End of the line is that I, and music-nerds like me, were Spin’s fans. We were the folks that had a passion in their magazine, and actually wanted it to succeed. But they’ve gone ahead and treated us like a demographic that doesn’t even matter anymore. Now I’m just another name on an email list for them to send their weekly notice to, in hopes that I’ll click on some random link and then click on one of their advertiser’s links. Way to completely blow it fellas, and totally lose touch which anything and anyone that made you who you are in the first place. I’d say I was angry about the death of print, but these guys showed no desire to adapt and/or grow. They just wanted to die. And that they have. To point, here’s the email they sent me today: “My Bloody Valentine and Fall Out Boy Return.” Honeslty? You guys are gonna put those two bands in the same sentence? Good riddance.
Last night was the premiere/farewell showing of the documentary following LCD Soundsystem‘s final show last April at Madison Square Garden. I attended the 3-set, 4-hour marathon performance last year and still get goose-bumps recalling the dance party, the bittersweet pleasure permeating the arena, and the magical sense of knowing I was taking part in a piece of modern musical history. What a bummer that this movie didn’t resurrect those sensations for me – yep, on a scale of 1-10, ranking it with other great concert films, I give it a 5.8.
First off, the concert footage is amazing. The elevated camera angles, the close-ups, and the shared glimpses of momentary wonder from band members are amazing. As is the sound mix. But the emotion is so blatant pouring off of everyone on the stage that the rest of the movie’s non-stage shots fail to live up to its level of compassion. Surely once the full concert is released on DVD along with this doc, the actual concert film will receive exponentially more viewings than its art-house sibling.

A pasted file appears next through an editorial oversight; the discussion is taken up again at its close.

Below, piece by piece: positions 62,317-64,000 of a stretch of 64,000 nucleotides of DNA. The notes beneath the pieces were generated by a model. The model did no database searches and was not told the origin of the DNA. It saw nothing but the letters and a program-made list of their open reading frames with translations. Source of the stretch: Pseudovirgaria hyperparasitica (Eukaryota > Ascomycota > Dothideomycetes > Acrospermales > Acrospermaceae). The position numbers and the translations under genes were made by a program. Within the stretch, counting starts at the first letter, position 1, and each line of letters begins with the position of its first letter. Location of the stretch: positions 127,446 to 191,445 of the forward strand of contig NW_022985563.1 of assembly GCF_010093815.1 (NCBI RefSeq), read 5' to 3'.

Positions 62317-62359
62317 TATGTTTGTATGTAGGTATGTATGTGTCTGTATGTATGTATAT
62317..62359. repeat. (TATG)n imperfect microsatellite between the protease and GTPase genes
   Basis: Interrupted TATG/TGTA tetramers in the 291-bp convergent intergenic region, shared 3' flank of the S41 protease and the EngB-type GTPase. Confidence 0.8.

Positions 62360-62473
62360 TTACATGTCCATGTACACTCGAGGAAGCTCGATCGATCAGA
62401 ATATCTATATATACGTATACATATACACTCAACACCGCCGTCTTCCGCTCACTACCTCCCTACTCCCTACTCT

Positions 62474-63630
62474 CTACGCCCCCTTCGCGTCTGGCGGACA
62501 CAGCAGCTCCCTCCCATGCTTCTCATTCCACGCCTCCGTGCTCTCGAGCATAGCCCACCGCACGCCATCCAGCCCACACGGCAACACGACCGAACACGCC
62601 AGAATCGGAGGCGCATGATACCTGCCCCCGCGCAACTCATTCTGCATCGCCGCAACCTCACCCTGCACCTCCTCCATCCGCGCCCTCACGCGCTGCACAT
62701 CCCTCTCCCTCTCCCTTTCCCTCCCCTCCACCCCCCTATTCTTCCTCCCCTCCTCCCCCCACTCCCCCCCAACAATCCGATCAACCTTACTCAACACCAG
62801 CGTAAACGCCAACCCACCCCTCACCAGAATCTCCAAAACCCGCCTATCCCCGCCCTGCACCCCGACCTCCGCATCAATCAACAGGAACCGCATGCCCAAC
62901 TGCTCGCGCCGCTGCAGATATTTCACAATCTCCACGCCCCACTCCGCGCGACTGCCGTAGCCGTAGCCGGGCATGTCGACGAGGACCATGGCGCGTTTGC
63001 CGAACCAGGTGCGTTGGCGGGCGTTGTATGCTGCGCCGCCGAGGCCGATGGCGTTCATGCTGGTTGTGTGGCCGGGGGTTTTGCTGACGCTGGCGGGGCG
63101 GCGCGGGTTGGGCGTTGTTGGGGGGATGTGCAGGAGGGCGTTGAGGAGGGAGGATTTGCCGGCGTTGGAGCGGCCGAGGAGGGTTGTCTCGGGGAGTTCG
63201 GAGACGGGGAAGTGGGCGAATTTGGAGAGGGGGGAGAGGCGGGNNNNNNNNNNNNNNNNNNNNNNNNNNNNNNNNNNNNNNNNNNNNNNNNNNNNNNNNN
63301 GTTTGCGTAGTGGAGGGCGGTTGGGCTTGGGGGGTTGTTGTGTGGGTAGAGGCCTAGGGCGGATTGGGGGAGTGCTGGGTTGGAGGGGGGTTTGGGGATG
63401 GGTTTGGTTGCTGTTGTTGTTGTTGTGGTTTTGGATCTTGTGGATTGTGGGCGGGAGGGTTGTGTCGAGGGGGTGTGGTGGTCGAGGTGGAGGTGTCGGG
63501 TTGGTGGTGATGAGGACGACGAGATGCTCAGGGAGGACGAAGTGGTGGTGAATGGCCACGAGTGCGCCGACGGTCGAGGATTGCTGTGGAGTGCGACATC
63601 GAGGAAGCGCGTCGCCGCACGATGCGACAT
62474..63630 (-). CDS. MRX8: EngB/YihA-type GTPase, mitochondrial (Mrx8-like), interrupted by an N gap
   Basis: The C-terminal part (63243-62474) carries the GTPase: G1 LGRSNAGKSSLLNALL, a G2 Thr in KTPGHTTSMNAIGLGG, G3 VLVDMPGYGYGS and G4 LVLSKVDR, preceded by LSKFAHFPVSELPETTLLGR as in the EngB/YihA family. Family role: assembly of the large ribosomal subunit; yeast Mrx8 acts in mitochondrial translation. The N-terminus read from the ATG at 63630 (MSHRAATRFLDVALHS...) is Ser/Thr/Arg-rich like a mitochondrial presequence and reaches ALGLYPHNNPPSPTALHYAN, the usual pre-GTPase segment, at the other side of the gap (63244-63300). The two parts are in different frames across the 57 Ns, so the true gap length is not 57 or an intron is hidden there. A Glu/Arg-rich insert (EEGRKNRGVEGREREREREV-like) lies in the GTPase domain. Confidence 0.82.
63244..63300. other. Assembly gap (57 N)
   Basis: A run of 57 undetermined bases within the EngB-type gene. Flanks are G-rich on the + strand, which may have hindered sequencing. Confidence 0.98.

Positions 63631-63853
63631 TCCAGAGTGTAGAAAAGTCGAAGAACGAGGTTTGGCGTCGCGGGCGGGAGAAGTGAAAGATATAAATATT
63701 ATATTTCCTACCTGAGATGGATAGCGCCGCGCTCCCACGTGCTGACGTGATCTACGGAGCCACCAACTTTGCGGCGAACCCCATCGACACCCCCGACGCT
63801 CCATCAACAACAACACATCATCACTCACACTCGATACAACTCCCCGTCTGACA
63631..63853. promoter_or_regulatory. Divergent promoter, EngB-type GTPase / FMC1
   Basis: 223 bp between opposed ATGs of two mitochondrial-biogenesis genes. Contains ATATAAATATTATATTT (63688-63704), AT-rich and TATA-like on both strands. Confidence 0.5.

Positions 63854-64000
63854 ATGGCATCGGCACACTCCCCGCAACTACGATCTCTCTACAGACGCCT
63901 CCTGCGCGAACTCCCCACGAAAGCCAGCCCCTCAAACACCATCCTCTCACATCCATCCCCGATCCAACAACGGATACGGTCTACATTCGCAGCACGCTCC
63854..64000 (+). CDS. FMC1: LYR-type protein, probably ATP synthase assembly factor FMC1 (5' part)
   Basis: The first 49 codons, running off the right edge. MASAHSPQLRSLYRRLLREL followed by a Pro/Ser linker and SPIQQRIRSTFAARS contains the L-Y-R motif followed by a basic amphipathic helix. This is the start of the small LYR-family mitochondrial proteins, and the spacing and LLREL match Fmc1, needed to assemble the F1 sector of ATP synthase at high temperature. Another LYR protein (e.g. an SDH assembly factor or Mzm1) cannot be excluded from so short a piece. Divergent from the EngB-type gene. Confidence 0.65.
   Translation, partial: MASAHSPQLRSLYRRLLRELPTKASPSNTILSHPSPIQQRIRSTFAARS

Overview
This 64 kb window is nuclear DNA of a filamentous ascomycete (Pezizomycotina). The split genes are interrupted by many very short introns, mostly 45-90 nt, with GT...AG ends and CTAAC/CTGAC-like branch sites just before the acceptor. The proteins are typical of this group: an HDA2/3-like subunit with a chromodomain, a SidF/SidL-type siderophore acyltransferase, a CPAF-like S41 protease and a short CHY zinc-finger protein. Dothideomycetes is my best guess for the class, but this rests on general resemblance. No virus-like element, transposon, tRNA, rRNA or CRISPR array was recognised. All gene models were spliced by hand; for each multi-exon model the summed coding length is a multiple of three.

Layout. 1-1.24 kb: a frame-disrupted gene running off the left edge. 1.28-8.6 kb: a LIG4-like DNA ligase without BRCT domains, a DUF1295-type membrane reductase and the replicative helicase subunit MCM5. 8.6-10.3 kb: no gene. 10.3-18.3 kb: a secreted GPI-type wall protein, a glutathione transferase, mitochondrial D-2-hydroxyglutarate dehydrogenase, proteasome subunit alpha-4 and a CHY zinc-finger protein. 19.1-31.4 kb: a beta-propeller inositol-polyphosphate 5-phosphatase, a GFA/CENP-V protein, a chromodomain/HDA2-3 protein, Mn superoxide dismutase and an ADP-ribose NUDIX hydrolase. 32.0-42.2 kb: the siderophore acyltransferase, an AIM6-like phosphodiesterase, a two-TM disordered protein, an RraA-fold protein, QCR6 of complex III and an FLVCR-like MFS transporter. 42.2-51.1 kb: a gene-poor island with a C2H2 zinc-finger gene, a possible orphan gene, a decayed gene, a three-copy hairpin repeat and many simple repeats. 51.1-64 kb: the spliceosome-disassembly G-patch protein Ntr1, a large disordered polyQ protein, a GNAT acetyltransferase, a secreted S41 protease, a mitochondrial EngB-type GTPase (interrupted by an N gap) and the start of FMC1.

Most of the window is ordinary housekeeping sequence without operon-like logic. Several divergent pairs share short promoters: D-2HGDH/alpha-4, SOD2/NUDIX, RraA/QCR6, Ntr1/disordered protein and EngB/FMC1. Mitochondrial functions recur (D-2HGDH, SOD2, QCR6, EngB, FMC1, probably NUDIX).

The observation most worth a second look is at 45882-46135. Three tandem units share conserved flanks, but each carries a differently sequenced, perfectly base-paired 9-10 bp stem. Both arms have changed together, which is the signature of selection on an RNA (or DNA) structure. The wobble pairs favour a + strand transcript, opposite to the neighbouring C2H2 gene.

It seems like all the right footage is there – following James Murphy around the day before and after the show, and having crucial interview questions from the amazing Chuck Klosterman interspersed defines the whole movie. The thing is that Murphy doesn’t really have the magical, self-defining answers himself to put the whole thing into the necessary perspective we’re all looking for. The dichotomous existence between his rock-star self and the normal dude he strives to be is questioned but never really understood. And what sucks is that it seems if presented from the right perspective all those answers and the clear storyline are there. But instead, the movie tries to crawl into James Murphy’s brain, which at the time of filming was incredibly confused and lost. Thus the film itself tends to get jumbled in obscure transitions from the stage to Murphy’s apartment. The result is that you begin to feel just as uncertain about what’s actually happening as Murphy is, and while it’s a great act of imposing empathy on the viewer, I think it would have been a lot more interesting to really try to define the story from an outsider’s perspective. Essentially, they should have just let Klosterman produce the film.